JACKIE: I started looking at clogs for my final degree show collection back in 1992. I liked the traditional basic construction, the industrial nature of old British working clogs. I also loved the noise they made when you walked in them…..simple pleasure!! I was inspired to pursue clogs after hearing stories from my Mam about great grandad’s clog shop and memories of her running around and playing in clogs he had made for her. She then bought me a pair of traditional clogs made in Caldbeck Cumbria by Joseph Strong & Son the last clog maker in Cumbria. They have closed now, but that really cemented my fascination.
[You can read a little more about Joseph Strong & Son in this article Ms. Leggett provided from the DailyMail.co.uk website.]
ECHID: Do you have any of your great-grandfather's shoes today?
JACKIE: Sadly no I think he died when my Mam was a young girl. The only thing I’ve got is the photo of the shop.
ECHID: You graduated in 1992, but you only started selling JackieLovesClogs designs on Etsy at the end of last year. Were you making clogs all that time and selling them in the U. K.? Or is JackieLovesClogs a return to clog making after pursuing other ventures?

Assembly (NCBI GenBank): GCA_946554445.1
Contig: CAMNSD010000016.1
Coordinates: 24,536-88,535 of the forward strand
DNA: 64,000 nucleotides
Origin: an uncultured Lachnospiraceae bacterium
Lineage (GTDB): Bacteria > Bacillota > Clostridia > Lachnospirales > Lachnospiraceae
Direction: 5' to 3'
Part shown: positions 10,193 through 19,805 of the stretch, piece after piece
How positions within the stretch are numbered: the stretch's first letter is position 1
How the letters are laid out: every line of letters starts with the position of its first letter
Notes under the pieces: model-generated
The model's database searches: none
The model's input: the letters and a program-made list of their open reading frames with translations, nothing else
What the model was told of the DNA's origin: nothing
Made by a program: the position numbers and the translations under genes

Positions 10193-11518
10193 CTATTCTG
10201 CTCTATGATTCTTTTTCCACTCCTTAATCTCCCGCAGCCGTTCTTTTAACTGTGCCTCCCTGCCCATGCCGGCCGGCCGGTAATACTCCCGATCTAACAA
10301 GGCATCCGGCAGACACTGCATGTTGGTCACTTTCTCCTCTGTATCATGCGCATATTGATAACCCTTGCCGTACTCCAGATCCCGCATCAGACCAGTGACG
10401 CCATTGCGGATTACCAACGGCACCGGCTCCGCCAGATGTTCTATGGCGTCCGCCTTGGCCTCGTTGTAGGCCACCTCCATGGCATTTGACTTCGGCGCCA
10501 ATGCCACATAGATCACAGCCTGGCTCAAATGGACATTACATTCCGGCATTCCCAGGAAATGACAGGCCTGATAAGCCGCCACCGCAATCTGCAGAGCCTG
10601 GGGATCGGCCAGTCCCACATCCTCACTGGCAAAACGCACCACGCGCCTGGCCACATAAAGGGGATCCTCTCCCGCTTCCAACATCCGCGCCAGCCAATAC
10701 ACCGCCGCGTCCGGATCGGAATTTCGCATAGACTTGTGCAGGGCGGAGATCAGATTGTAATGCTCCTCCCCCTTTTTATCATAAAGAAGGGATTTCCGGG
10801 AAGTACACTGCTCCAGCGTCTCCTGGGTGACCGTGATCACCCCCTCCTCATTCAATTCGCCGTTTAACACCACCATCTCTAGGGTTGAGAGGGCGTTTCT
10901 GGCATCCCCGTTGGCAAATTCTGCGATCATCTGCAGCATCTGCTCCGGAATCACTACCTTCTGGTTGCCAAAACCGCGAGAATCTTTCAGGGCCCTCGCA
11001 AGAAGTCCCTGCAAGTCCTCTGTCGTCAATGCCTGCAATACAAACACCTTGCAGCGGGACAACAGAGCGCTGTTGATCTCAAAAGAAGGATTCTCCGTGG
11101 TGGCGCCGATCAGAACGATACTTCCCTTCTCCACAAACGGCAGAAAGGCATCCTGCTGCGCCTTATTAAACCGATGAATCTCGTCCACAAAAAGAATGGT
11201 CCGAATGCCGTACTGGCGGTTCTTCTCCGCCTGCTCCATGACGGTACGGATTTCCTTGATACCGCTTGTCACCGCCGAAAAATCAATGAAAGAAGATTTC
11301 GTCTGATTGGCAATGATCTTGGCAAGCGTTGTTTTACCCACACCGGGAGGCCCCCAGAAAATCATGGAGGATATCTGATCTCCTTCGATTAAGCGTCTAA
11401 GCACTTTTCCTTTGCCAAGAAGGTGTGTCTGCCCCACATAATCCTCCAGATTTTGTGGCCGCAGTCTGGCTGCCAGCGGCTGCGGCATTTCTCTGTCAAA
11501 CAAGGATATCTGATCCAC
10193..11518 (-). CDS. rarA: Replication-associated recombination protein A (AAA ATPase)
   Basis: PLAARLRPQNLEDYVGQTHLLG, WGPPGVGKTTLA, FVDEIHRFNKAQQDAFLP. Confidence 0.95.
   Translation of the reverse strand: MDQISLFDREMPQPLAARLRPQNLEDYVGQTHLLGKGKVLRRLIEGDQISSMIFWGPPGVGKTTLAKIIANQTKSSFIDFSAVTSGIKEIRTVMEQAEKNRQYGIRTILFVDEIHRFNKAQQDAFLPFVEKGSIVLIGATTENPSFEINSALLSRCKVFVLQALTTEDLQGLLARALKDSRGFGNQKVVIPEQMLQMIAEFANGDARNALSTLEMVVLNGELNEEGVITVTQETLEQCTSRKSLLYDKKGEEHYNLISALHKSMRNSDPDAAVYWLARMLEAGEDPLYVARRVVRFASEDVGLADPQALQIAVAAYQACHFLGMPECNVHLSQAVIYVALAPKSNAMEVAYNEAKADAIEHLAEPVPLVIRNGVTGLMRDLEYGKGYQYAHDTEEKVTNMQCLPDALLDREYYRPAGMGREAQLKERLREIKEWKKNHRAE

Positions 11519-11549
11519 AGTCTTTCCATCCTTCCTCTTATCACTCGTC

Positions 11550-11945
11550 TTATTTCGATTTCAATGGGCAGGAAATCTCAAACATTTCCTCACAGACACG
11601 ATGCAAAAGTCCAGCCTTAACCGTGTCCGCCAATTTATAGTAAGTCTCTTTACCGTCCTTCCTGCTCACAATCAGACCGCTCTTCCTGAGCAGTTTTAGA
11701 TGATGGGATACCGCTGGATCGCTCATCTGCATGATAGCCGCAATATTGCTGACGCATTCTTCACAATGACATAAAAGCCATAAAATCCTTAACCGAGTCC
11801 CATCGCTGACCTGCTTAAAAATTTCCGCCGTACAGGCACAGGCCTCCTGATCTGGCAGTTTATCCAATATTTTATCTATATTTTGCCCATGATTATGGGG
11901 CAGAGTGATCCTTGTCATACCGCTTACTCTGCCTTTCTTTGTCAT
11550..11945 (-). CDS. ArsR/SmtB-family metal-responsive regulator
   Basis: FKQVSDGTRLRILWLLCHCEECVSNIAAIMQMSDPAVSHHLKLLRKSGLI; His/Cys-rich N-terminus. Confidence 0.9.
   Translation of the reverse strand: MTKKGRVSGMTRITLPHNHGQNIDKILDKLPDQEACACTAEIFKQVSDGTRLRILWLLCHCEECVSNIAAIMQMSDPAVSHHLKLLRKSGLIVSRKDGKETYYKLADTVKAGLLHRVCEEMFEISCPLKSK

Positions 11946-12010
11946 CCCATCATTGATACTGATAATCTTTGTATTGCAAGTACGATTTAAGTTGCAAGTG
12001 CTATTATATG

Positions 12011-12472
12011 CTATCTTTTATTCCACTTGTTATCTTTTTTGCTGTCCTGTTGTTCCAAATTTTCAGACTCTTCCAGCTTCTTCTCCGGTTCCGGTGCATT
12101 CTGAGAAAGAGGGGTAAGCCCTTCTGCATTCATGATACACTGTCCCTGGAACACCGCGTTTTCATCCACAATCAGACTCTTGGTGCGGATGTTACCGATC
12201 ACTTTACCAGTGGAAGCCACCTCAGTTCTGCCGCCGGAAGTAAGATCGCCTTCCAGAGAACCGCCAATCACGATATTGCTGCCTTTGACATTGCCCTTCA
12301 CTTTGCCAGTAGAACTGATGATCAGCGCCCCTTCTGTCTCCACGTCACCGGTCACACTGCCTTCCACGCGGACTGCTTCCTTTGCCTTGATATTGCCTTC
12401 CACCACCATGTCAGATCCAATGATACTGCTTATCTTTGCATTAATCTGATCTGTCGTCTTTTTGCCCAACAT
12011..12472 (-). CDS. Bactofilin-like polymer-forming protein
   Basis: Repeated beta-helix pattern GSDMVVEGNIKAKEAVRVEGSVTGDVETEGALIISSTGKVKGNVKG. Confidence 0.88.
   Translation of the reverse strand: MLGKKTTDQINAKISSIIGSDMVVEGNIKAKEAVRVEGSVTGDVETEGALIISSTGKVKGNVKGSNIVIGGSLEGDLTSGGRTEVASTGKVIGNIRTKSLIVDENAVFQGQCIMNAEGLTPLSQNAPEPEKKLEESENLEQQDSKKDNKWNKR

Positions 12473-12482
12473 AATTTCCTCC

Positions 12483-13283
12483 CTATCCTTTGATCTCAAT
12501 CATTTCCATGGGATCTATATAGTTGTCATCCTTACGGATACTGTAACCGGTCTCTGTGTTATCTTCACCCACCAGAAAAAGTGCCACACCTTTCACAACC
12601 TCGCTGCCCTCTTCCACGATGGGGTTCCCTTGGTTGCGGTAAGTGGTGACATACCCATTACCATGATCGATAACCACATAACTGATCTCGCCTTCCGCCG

JACKIE: After graduating my clog collection was noticed by fashion designer Helen Storey at the New designers exhibition London: she wanted to show and sell them with her next collection. This gave me the impetus to get them in production - developing the last and clog sole I use today. I then went on to sell them to shops and personal customers here in the uk. I did have a break from them while I did other styles of shoes and then ran a small shoe factory making for various customers. I then shrank back from that working from a workshop at home I’ve been making leather bags for a designer friend and a few shoes for personal customers. In my time away I had continued to wear my clogs and loved them, even got married in them ! It was always in the back of my mind that I needed to start producing the clogs again, so after some encouragement from my family I got the website together and the Etsy shop.